As Fashion Weeks comes to a close, we’re celebrating designers who are paving the way for a more sustainable and ethical fashion industry. Here, Edeline Lee tells us why sustainability makes such a difference to the quality of her brand,
LUX: You’ve mentioned before that you design with the “Future Lady” in mind. What does that mean exactly?
Edeline Lee: The Future Lady is an idea that I made up to encompass the woman that I am designing for. Female identity is in flux in our generation. Modern women live hectic, collaged lives. We can’t automatically subscribe to the identities that have been laid out for us historically. Women now are more beautiful, more powerful, more free, stronger, more aware, more capable than any other time in history. Yet, we still have a way to go before we fulfil our true potential. How does the Future Lady dress? What is it to dress with true power, grace, beauty and dignity in today’s world?
My overarching concept has always been a conversation about this journey as a woman with the women who wear my clothes. It’s easy to be fooled into thinking that fashion is all about more and more: younger, thinner, cheaper, taller, louder, sexier.
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I’ve spent a lot of time dressing with women in changing rooms. My experience is that women are well aware; they are not blind fools. They can feel the difference when something is made with quality and meaning, fits well, and is designed with a soul, to lift the best out of you. Once they experience what it feels like to put it on, they don’t need to be convinced to buy.
LUX: How did your time at Central Saint Martins impact your approach to design?
Edeline Lee: My time at Central Saint Martins taught me that you can design a collection from anything. At the beginning of every season, I try to connect back to the source. What do I find interesting, meaningful and beautiful around me? What makes me smile or makes me curious? It’s important that the source is pure, because then others will respond to it too.
LUX: Was there a particular turning point when you felt you’d discovered your distinct design language?
Edeline Lee: Femininity is a huge part of my design language. The problem I’m always trying to solve is: how does a woman dress with power and authority, whilst still being feminine? The two should not be mutually exclusive.
I design to help women express their higher purpose, but I also make clothes that resist wrinkling so that women can actually function at a high level in the clothes. The tricky thing is to strike the perfect balance between something that is flattering and appropriate, but just special enough to draw out what is individual and special in the woman wearing it. Thinking women deserve clothes that think.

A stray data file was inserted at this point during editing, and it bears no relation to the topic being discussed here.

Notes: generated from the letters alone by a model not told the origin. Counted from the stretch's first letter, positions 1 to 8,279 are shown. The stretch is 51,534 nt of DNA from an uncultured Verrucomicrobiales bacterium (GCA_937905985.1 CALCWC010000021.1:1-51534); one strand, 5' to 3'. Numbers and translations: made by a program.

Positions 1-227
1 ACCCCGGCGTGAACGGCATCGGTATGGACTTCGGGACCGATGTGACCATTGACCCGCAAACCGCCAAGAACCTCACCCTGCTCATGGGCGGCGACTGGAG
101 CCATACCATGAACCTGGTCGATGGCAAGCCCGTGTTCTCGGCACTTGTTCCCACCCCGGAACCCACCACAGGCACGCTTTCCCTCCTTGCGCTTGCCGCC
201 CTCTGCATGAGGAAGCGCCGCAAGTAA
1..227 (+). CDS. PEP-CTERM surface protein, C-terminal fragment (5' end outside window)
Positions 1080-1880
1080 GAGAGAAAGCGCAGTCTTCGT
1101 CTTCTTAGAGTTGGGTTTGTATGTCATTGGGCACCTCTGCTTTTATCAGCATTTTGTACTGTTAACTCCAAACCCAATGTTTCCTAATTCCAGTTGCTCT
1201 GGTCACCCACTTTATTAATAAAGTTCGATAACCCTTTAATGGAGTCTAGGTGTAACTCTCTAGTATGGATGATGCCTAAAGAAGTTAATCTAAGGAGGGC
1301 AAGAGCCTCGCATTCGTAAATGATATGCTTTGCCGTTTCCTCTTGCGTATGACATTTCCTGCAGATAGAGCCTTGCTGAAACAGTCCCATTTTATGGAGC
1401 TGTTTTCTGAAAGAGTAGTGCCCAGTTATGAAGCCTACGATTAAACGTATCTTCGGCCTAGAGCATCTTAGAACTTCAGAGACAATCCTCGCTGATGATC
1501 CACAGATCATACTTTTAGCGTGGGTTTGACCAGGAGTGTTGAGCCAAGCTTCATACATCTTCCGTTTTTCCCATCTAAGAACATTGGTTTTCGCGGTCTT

LUX: Are there any designers or perhaps, design movements that have influenced your practice?
Edeline Lee: I’ve been very much influenced by the practice of the Weiner Werkstatte with their philosophy of the Gesamtkunstwerk or “total work of art”. I love the idea that every element in an environment can be harmonised and unified whether it be art, decorative arts or design. They believed that it was better to work 10 days on one product than to manufacture 10 products in one day.
LUX: How do you think the brand has evolved since its inception?
Edeline Lee: The label really became a “brand” when I learned how to define and project my purpose out into the world. If you know what your purpose is, the rest becomes so much easier.
LUX: Edeline Lee has been celebrated for its sustainable approach to luxury fashion. What’s your personal approach to sustainability? And do you think attitudes are changing in the fashion industry?
Edeline Lee: It startled and worried me when we were named in the top 4 sustainable brands at London Fashion Week by Good On You. It takes a lot of research and commitment to try to source and work sustainably and ethically, and we’ve been doing our best. Yet, I know that we still have such a long way to go.
My personal approach is that we must all take responsibility for our actions. Just as we producers need to take responsibility for the choices that we make, it’s important for customers to be empowered by their choices, and realise their power to purchase sustainably as well.
LUX: There has been much discussion around the unsustainability of fashion week. What are your thoughts?
Edeline Lee: I don’t think that it is necessary for everyone to relentlessly travel around the world, all the time. In that sense, the relentless churn of global fashion weeks isn’t sustainable. If anything, Covid 19 has taught us that we could all probably take a breather and be more selective in our choices.
LUX: You’re also an advocate of community-made fashion. How does that work in practice? And why is it important?
Edeline Lee: We dye our fabrics in Yorkshire, and design, cut, sew and finish all of our pieces in London – not because good craftsman don’t exist elsewhere in the world, but because of quality control. It means that I’m always the final eye cast over each piece before it ships. It means that I know personally each hand that touches the clothes, I truly believe that the love and care that is put into the making of a garment lends it a soul. It is visible to me when I look at a dress.
When your mother gives you a dress that she wore in her youth, aren’t you able to see or feel the soul in that garment? It is something like that. A dress is more beautiful when it is made with love, and that humanity in it becomes more powerful if every part of the dress is made within a community, by a team.
LUX: What are your goals for your company this year, and in the longer term?
Edeline Lee: We’ve just opened our first branded retail space inside of Harrods – so I am enjoying the process of developing and improving that. Please visit and take a look!
Find out more: edelinelee.com